There is no formula for having a great idea – but to begin your writing, you do need, at least, some kind of idea. Then you need to find ways to turn your idea into something a reader would enjoy reading. This is the creative part, taking something ordinary and turning it into something extraordinary.
For example, think about writing a description of a coastline. You might start to think straight away about a crowded beach - children playing, deck chairs, sun shining, happy sounds; but, if you stop for a moment, you’ll recall that that's been done before. It's okay, but it's hardly original.
What about turning that idea on its head - not a crowded beach, but a deserted beach? Not summer, but winter? Not lovely and inviting, but covered in oil and polluted? It's not a pretty picture, but it's original - and that gives impact.
When you tell a friend a story of something real that happened in life, you’ll build it up around a climax of action, but tell it in a way that keeps your friend interested and listening. Maybe you saw a footballer break his leg during a Saturday match and you then tell it at school on Monday.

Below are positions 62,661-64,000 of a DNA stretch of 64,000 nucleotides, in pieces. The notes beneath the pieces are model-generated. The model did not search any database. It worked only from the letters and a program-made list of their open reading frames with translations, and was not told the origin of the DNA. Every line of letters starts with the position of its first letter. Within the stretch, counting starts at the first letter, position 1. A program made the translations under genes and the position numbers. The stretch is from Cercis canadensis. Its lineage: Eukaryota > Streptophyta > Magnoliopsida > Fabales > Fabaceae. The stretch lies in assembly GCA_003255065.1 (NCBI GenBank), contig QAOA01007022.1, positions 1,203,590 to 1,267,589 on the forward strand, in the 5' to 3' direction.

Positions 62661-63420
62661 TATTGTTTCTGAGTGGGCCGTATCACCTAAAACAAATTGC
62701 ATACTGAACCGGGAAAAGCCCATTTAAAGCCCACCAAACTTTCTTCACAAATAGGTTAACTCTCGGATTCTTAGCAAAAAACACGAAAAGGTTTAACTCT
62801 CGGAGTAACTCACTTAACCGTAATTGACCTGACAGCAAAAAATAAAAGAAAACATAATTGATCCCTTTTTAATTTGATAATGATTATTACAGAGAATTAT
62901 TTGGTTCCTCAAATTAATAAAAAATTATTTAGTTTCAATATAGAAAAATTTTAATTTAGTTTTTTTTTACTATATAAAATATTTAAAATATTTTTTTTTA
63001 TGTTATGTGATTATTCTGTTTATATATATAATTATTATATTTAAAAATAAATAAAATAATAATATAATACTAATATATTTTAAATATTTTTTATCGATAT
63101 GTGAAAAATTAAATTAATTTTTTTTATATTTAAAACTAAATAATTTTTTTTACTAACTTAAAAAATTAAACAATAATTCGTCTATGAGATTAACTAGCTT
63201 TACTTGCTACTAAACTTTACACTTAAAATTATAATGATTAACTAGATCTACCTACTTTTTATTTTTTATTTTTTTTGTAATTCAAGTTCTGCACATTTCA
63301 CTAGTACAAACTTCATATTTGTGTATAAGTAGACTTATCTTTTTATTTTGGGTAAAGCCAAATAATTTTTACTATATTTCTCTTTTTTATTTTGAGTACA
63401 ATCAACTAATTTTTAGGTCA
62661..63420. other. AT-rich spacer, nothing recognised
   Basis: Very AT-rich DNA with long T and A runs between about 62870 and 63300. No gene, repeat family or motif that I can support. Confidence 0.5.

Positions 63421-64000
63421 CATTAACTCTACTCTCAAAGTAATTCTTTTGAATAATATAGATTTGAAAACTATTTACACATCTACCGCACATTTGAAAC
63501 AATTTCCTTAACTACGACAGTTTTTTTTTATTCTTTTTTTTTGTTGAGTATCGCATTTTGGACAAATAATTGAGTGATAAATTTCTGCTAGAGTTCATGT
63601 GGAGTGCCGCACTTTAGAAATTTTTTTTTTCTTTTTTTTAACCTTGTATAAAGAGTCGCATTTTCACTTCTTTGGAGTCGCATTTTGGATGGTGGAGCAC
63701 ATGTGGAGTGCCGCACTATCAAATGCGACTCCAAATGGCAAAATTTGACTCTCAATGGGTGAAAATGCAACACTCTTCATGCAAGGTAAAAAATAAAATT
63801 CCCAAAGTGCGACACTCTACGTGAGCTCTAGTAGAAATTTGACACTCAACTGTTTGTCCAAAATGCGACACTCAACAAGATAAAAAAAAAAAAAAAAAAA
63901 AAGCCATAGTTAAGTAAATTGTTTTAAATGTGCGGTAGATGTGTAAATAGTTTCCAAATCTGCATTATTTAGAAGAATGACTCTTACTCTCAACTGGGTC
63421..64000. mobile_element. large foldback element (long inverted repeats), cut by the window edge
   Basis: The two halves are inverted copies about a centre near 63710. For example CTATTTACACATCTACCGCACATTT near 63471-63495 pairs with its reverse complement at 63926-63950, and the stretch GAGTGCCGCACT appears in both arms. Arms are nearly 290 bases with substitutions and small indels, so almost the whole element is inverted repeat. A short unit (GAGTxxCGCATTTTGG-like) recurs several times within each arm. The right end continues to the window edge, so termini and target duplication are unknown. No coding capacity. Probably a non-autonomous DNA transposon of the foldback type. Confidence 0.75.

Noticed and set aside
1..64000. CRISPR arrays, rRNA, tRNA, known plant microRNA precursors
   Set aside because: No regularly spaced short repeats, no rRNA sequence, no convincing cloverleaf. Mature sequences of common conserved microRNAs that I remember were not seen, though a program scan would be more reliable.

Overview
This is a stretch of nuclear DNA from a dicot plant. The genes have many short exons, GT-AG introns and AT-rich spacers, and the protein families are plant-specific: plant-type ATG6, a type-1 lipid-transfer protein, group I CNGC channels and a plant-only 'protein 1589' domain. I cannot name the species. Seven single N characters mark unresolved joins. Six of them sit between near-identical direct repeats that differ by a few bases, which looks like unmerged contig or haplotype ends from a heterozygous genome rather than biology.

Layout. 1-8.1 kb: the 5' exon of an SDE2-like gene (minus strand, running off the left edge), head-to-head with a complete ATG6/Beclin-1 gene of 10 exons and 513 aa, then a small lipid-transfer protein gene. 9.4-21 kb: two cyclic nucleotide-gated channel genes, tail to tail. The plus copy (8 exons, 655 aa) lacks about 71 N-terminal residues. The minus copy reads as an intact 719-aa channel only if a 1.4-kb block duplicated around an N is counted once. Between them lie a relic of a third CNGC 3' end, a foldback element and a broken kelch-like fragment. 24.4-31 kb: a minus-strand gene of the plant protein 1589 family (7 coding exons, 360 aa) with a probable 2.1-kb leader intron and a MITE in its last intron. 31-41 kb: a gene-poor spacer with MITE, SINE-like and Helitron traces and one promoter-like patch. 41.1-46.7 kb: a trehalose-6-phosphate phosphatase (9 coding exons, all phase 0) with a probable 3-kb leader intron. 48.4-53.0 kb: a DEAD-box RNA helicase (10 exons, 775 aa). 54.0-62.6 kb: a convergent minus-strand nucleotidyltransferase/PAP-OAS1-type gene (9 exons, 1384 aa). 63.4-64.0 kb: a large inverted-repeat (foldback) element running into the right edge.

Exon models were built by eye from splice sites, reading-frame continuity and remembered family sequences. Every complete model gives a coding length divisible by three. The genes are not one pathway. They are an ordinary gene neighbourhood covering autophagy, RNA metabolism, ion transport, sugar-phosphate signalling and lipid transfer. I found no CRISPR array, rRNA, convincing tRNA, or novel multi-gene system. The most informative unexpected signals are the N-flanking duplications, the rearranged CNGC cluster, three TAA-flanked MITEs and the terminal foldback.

A written story isn’t face-to-face and you don’t know the reader and this means you’ll need more elaboration, explanation and detail – but you can still write it in a very similar way to how you might tell it. Even everyday incidents can make very effective stories if you elaborate and dramatise, add detail and explanation, always keeping a sense of tension till the end. Your reader, like your listening friend, enjoys wondering 'where it all is leading' and 'what will happen next'.